Video released about Native Fire in the Southern Plains

Native Fire Video

Produced in in partnership with Injunuity, the Bureau of Indian Affairs has released  “Native Fire,” an educational video about prescribed fire.

It covers Native American’s historic use of fire and addresses how traditional practices in the southern plains have influenced its modern-day application. In the video, fire research specialists speak to this history and address some of the complex challenges facing land managers today.

The 13-minute video also explains why fire is an essential and timeless tool that is necessary for maintaining and restoring ecosystems that evolved with fire.

Class action suit filed over health effects of burning sugar cane

Burning field sugar cane
Burning a field of sugar cane in Hawaii. Photo by bob Bangerter.

A class action lawsuit was filed in Florida Tuesday over the health effects of burning sugar cane fields.

The four people at the front of the room where the legal action was announced included, in addition to an attorney and a state legislator, Frank Biden, brother of former Vice President Joe Biden, and former Jacksonville Jaguars running back Fred Taylor.

Fields of sugar cane are sometimes burned before manual harvesting in order to remove the dry leaves and chase away or kill any lurking venomous snakes.

Below are excerpts from an article at the Sun-Sentinel:

There have been more than 100,000 cane field burns in Palm Beach County since 2004, according to former state Sen. Joe Abruzzo, who now serves as the director of government relations at the Berman Law Group, which filed the suit.

According to Abruzzo, there are also 700 hospitalizations for asthma in Palm Beach County for every 100,000 residents. That’s significantly higher than statewide numbers. According to the Centers for Disease Control, the hospitalization rate for asthma in Florida is 142.4 out of 100,000.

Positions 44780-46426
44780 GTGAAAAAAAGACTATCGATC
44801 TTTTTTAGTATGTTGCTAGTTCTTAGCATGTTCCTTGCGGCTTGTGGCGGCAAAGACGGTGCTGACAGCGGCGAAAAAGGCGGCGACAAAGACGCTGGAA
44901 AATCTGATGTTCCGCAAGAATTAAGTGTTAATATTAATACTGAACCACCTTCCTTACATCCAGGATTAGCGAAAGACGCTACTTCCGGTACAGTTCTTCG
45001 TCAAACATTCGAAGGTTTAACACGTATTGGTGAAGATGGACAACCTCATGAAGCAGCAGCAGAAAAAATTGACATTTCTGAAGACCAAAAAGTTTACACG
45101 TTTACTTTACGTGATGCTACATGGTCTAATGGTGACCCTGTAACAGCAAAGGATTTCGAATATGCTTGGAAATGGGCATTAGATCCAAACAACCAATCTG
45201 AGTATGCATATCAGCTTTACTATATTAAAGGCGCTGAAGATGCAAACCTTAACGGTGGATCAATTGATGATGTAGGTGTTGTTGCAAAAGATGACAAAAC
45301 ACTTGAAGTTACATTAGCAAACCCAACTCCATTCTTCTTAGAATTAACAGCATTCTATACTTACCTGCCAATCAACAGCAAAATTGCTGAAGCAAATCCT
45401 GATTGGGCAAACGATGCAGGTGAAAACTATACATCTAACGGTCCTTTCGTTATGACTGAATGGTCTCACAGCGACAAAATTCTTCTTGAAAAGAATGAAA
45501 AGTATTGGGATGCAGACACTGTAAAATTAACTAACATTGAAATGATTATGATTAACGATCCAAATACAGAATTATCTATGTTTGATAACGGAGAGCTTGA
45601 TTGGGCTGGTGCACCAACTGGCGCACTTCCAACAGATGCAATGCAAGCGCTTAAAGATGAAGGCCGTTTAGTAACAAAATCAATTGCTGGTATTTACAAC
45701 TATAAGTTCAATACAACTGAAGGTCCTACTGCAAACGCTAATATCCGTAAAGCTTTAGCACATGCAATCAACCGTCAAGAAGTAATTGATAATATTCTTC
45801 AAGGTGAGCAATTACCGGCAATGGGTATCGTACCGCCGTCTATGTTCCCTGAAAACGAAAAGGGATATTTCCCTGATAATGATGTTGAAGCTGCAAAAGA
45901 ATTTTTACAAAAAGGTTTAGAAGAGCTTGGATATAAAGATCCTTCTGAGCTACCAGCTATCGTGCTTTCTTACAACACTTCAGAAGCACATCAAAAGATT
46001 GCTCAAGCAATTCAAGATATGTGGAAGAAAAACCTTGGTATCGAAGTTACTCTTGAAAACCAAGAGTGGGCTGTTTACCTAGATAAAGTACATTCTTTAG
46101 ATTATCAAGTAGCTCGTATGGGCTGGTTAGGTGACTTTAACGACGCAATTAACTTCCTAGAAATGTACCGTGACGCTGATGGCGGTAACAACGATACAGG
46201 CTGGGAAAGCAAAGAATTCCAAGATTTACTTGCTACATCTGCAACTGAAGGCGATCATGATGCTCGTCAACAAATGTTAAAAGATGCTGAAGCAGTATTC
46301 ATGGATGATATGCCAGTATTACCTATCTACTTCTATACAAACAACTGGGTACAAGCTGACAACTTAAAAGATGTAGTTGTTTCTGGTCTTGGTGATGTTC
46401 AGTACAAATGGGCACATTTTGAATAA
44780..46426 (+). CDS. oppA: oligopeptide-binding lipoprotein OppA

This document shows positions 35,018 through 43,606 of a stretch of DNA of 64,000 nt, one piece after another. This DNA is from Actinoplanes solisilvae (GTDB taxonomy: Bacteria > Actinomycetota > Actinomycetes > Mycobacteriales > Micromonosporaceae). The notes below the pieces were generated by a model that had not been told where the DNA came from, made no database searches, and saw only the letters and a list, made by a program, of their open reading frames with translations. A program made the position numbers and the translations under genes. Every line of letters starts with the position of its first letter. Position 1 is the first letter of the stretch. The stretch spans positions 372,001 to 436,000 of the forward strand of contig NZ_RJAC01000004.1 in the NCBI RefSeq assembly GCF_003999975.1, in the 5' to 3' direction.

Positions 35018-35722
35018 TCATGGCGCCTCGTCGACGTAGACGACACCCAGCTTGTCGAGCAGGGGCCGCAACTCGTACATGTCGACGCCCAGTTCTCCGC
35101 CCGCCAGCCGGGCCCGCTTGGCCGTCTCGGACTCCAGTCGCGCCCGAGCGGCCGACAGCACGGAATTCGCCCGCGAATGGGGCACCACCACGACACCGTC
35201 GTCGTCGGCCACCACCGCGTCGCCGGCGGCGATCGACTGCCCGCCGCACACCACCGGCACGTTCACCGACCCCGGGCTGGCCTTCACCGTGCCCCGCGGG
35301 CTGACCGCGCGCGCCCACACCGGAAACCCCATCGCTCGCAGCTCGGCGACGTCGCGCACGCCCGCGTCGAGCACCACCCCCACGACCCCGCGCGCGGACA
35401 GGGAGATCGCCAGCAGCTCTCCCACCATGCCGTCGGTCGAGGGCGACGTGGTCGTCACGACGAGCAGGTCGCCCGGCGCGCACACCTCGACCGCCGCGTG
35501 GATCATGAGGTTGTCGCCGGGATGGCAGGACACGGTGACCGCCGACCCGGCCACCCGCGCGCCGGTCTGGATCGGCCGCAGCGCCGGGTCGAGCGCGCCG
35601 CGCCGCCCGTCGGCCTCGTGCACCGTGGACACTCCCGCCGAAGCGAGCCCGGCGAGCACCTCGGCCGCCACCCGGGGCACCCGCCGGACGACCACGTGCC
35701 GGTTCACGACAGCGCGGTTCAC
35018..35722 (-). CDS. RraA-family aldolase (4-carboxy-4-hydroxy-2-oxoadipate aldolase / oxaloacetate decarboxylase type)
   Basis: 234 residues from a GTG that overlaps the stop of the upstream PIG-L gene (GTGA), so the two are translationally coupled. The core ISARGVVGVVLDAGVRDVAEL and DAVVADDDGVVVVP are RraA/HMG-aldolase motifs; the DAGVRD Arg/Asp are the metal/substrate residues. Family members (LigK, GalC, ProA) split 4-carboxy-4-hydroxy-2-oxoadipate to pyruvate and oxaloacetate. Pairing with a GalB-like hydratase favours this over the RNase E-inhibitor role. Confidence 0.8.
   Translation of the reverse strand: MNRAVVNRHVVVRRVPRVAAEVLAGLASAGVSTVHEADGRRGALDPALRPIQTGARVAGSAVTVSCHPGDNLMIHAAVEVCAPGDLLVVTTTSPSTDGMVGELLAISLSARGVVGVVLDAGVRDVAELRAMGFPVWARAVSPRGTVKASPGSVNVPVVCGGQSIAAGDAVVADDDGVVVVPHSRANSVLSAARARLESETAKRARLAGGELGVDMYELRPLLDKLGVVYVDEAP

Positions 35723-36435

“The sugar companies, they have to take responsibility for this. If nothing more, they need to promote awareness and get down to the bottom of these health issues because the community is dying,” Taylor said. “The black snow that comes from the sky, people are breathing that stuff in. They’re getting sicker and sicker every day.”

The lawsuit accuses U.S. Sugar, Florida Crystals and other sugar producers of negligence, liability for any damages caused by the burning of the fields, and trespassing in that hazardous waste landed on the property of members of the class-action suit, among other things. The suit asks the court to institute a medical monitoring program for residents of Belle Glade, South Bay, Pahokee and nearby areas, as well as asking the court to force sugar companies to stop any future crop burnings.

Thanks and a tip of the hat go out to Bob. Typos or errors, report them HERE.

Officials still investigating cause of death on prescribed fire in South Carolina

Angela (Nicole) Chadwick-Hawkins was killed

Nicole Hawkins
Nicole Hawkins, the wildlife biologist at Fort Jackson’s Directorate of Public Works Environmental Department, sets up an artificial cavity box 20 feet up in a tree at Fort Jackson Nov. 6, 2015 in preparation for a soon-to-be arriving endangered red-cockaded woodpecker. (U.S. Army photo by Jennifer Stride/Released)

Officials from three agencies have not released much information on what caused the death of wildlife biologist Angela (Nicole) Chadwick-Hawkins while she was working on a prescribed fire at Fort Jackson Army Base in South Carolina Wednesday, May 22.

Below is an excerpt from an article published June 11 at The State:

…Three federal agencies investigating her death aren’t saying much about the cause, but information her family has received from the Army and others knowledgeable about the death suggests some kind of equipment malfunction led to the fatality that stunned friends from Alabama to Virginia, family members say.

Chadwick-Hawkins’ son, Dakota Bryant of Myrtle Beach, said fuel was found on her upper body and on equipment she was using that day. A charred all-terrain vehicle sat near her body and a gas cap was missing from a fuel tank, family members said. The Alabama native had been in contact with base officials by radio, just before she died, they said.

“I don’t know definitely that it was an equipment malfunction, but it is likely based on the fact that there was fuel found on her gear,’’ the 24-year-old Bryant said, noting that fuel on her gear “was not normal.’’

She had worked as a civilian at the base since 2007, with much of her time spent in helping to bring back an endangered species, the red-cockaded woodpecker. One of the techniques used to improve the bird’s habitat was the use of prescribed fire.

Thanks and a tip of the hat go out to Tom. Typos or errors, report them HERE.

Trump administration seeks to streamline environmental review of prescribed fire and logging projects

The U. S. Forest Service is planning to streamline the environmental reviews of certain prescribed fire and forest management projects, including logging.